2. Record-keepers or brokers to an individual account plan that permits participants or beneficiaries to direct the investment of their accounts if one or more designated investment alternatives will be made available in connection with such record-keeping or brokerage services, including record-keepers that offer a platform for investment options to participant-directed individual account plans
  3. Persons who provide other services, such as accounting, auditing, actuarial, appraisal, banking, consulting, custodial, insurance, investment advisory (for the plan or for participants), legal, record-keeping, securities or other investment brokerage, third party administration or valuation services provided to the Covered Plan, for which the service provider reasonably expects to receive either “indirect” compensation (i.e., compensation received from any source other than the Covered Plan, the plan sponsor, the service provider, an affiliate or a subcontractor) or “compensation received among related parties” such as transaction-based compensation or charges against the net value of a plan’s investment (such as 12b-1 fees) as part of a bundled services arrangement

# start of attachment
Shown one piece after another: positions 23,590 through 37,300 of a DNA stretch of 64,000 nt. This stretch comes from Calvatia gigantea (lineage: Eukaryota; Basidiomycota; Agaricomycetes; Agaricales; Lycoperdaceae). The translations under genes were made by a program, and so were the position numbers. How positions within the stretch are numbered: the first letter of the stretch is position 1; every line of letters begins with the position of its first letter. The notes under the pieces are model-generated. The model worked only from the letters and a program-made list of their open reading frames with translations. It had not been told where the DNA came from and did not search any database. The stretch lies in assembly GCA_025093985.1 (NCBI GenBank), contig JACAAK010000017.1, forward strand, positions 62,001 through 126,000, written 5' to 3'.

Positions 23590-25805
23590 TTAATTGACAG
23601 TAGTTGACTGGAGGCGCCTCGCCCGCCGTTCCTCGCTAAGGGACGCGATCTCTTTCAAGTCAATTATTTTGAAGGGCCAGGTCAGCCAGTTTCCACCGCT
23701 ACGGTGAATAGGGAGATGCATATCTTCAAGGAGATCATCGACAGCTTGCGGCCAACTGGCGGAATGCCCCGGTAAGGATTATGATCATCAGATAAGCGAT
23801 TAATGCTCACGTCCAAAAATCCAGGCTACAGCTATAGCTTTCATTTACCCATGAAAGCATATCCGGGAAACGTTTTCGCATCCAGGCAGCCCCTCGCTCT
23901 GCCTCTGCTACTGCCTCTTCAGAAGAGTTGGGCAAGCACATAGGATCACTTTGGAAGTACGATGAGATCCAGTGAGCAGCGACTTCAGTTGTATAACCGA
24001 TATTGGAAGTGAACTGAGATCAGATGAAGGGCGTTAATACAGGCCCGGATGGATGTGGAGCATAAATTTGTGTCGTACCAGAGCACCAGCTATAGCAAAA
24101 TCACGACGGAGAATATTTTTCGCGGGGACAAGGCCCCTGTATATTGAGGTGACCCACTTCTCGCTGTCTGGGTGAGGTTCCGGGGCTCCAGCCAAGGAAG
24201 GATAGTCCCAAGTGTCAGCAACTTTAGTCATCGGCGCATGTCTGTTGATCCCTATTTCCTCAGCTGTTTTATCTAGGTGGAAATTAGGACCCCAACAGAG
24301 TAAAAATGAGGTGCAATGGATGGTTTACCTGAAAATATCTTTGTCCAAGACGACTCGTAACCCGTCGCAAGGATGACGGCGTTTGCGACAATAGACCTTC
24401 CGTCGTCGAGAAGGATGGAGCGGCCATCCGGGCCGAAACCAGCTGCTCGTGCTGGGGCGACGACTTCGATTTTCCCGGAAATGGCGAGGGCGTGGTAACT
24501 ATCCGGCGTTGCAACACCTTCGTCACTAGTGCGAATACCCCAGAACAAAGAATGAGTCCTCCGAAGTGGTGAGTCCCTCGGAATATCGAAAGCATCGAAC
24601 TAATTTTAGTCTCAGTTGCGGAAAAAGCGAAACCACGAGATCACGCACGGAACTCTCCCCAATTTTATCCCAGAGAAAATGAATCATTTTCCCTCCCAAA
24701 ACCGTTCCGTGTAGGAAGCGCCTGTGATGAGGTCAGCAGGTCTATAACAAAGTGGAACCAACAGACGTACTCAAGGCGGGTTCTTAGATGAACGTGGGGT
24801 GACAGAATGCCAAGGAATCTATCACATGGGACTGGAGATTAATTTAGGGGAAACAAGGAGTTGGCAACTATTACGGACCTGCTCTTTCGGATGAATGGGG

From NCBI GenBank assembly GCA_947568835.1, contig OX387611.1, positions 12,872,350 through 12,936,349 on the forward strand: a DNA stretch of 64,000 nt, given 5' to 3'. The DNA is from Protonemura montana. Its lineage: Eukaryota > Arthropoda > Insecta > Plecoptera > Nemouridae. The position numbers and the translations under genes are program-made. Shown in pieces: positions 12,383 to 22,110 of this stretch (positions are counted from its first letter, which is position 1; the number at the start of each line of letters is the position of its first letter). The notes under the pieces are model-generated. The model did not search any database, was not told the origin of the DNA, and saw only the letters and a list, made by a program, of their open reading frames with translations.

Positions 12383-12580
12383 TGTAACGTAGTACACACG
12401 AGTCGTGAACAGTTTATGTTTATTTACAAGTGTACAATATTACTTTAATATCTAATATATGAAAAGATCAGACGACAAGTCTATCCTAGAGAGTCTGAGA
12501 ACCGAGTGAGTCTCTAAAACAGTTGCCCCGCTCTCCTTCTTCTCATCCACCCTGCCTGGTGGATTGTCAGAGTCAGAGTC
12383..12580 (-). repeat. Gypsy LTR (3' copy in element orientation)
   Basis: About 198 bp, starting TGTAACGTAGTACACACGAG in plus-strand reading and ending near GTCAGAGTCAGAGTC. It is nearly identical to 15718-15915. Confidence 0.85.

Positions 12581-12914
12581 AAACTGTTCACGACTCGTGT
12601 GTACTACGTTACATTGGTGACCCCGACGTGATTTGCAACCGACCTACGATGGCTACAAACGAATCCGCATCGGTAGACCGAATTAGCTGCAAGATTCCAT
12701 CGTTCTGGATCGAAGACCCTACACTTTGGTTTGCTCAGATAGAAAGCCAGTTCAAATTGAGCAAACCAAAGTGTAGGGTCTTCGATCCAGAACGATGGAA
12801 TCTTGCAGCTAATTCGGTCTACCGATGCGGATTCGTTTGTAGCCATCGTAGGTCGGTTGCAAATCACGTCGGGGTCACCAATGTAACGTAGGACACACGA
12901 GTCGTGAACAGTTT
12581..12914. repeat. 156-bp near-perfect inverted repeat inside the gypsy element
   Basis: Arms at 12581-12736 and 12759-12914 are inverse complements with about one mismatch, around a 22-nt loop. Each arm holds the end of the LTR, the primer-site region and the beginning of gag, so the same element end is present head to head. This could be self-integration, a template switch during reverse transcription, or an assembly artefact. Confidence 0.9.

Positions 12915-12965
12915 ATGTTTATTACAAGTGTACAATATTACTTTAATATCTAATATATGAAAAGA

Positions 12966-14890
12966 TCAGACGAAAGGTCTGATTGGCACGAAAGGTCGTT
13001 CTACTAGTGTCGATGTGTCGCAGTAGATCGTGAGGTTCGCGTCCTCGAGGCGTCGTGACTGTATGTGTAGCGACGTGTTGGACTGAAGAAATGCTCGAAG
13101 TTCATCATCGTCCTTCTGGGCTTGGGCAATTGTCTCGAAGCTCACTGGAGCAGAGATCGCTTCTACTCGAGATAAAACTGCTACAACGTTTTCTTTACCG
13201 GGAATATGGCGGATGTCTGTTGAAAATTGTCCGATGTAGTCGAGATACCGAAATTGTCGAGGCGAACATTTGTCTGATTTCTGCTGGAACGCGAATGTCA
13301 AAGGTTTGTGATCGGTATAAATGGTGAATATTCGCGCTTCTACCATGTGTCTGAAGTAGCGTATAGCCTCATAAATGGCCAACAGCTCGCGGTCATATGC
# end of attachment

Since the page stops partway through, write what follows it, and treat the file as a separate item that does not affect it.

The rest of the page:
Considerations for Plan Fiduciaries and Plan Sponsors

Amend Service Provider Contracts

The Fee Disclosure Regulations do not require plan fiduciaries to have a formal written contract with Covered Service Providers. Nevertheless, because the relevant prohibited transaction class exemption requires that responsible plan fiduciaries monitor and notify the Covered Service Provider and/or the DOL of any violations, plan fiduciaries should strongly consider amending existing service provider contracts to delineate disclosure obligations and liability for failure to provide required disclosures.

The following must be disclosed by Covered Service Providers:

  • A description of the services provided to the plan. The responsible plan fiduciary must determine whether it has enough information to conclude that fees are reasonable. If a particular description lacks sufficient detail, the fiduciary is obligated to request additional information.
  • A description of direct compensation, which may be in aggregate or by service, and indirect compensation the Covered Service Provider (including its affiliates and subcontractors) reasonably expects to receive